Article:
We’ve included a few of them here, with permission.
Franny Gaede of Butler University wrote:
“We include the names of all of the article’s authors, but only list institutions and/or email addresses for those associated with Butler. I think it’s important to preserve that information to ensure the generated citation is accurate and also for SEO purposes—if only one author’s name is searched, I want to make sure my pre/post/publisher’s print shows up too!”
April Younglove from the Rochester Institute of Technology shared her library’s policy:
“We list the first 5 authors only, regardless of affiliation. If they are affiliated with RIT, we note it and add a contact address.”
And Paul Royster of the University of Nebraska Lincoln offered up another solution:
“I do hunt down and enter emails for authors from other institutions, but I do not ask my student assistants to go that far. But if the email is in the article, we use it.” When another user asked Paul if he ever got emails from outside authors wondering why they were receiving notifications about an article, he responded:
“Maybe twice a year or so, and occasionally they ask to opt out of emails or remove address—perhaps 4 or 5 in 8 years. Most often they enquire about hosting other stuff, especially conference participants, independent scholars, and emeritus faculty. And they are almost universally (99.995%) grateful to get download reports.”
Are you a Digital Commons customer and are not yet signed up for the DC usergroup? If so, let us know!
“Without Terri Fishel’s offer to publish Captive Audiences / Captive Performers online, and her support throughout the long publishing process, this book might never, perhaps, have seen the light of day…” said Sears Eldredge, Professor Emeritus of the Theater and Dance Department at Macalester College. His extensively researched and richly presented e-book, Captive Audiences / Captives Performers: Music and Theatre as Strategies for Survival on the Thailand-Burma Railway 1942-1945, was nearly ten years in the making, but got rejected by traditional print publishers for being too niche. When Sears approached the director of the Center of Scholarship and Teaching about how he might be able to publish his books, she knew the library had been working with Digital Commons and reached out to Terri Fishel, Library Director at Macalester.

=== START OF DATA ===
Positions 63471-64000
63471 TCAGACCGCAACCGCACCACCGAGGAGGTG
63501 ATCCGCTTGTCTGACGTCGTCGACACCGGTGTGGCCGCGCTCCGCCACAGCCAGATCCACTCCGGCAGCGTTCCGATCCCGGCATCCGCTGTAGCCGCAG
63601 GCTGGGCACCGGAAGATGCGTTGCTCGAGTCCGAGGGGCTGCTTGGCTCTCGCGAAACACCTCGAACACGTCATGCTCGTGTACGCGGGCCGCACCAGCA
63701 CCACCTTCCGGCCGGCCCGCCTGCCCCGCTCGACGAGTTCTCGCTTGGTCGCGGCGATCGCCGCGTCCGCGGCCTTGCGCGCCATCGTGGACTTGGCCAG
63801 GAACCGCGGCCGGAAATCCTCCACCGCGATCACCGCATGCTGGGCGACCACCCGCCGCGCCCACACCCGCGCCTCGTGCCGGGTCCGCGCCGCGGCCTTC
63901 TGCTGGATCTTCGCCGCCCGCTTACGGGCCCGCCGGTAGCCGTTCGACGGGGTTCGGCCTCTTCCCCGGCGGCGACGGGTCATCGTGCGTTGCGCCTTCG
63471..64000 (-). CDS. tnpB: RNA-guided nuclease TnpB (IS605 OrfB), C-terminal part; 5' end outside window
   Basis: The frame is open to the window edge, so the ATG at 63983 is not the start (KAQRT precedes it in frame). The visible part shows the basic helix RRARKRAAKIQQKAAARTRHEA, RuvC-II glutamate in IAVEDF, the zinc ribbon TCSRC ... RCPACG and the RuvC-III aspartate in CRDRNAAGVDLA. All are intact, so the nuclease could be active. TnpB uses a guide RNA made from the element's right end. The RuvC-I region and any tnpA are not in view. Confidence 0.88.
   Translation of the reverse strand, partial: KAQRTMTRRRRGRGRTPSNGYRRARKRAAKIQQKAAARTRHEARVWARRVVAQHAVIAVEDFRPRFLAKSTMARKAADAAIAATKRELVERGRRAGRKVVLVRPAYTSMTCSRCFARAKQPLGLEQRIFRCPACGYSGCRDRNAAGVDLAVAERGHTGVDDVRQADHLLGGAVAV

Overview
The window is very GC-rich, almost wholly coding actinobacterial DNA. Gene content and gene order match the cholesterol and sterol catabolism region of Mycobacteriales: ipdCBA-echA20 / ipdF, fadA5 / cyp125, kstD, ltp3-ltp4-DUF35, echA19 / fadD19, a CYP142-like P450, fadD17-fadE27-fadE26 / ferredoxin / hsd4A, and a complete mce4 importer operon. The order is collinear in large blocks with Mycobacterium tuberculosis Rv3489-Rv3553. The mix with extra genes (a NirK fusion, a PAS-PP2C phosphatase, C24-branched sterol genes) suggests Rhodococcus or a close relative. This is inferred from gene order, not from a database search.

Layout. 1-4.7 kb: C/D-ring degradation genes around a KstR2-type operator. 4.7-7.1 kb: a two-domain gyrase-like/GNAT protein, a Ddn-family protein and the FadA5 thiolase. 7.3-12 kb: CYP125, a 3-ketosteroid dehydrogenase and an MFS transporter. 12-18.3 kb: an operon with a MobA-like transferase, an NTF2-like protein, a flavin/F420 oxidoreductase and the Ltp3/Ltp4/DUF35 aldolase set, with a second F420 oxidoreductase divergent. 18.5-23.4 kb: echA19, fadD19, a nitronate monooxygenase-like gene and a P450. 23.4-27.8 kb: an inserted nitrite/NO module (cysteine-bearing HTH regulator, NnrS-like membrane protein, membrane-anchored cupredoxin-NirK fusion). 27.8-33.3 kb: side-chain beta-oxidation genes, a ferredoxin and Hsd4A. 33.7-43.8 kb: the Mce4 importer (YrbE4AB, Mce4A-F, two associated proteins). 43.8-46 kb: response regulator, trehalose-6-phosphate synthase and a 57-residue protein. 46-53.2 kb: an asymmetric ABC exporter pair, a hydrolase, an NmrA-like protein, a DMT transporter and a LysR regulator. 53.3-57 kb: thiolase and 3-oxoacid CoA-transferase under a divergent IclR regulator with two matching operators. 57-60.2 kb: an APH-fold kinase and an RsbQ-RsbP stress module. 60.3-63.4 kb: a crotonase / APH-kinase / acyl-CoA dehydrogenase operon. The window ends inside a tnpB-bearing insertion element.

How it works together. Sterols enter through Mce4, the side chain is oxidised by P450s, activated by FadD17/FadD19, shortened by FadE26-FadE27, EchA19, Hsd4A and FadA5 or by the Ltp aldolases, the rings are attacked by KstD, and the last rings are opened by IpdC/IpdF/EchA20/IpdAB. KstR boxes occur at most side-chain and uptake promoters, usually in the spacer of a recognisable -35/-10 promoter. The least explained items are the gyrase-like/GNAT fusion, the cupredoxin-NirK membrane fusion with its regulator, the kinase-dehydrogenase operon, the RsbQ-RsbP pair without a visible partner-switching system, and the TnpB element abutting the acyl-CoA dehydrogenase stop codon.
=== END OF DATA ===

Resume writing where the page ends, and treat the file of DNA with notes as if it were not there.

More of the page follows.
“Right at the beginning I announced that if Captive Audiences / Captive Performers was going to be published as an e-book, then I wanted to take advantage of the digital platform to make it a multimedia experience,” Sears said. Along with library staff Jacki Betsworth and Johan Oberg, Terri worked with Sears to bring his vision to reality. “The ability to incorporate so many images of POW artwork—and in color (not possible in a print book without being extravagantly expensive)—gives a ‘presence’ to the events being discussed. And to be able to have readers listen to the POWs telling their own stories or singing their songs—or hear electronic ‘realizations’ of some of the original music written by the POWs in the camps—makes the whole experience of ‘reading’ the text more multidimensional, more immediate, immersive, and compelling,” said Sears. “I think the publishing world is going to move more and more in this direction, and I greatly appreciate bepress’ willingness to let us experiment in this fashion.”
Another unique aspect of publishing through Digital Commons was the ability to upload the book chapter-by-chapter as it was written. Though the team eventually decided to upload the last portion of the book in a chunk, having two individual chapters uploaded early on as a trial provided unexpected benefits. First, it allowed the team to experiment with different formatting options and troubleshoot potential issues. And second, because the chapters were easily discoverable online, several of the former POWs mentioned in the book and their families were able to read the work, reach out to Sears, and eventually have their resources and insight incorporated into the final text. “They provided some extremely important additional information, including new images and audio materials that made the final text far richer in content than it would have been otherwise,” Sears said.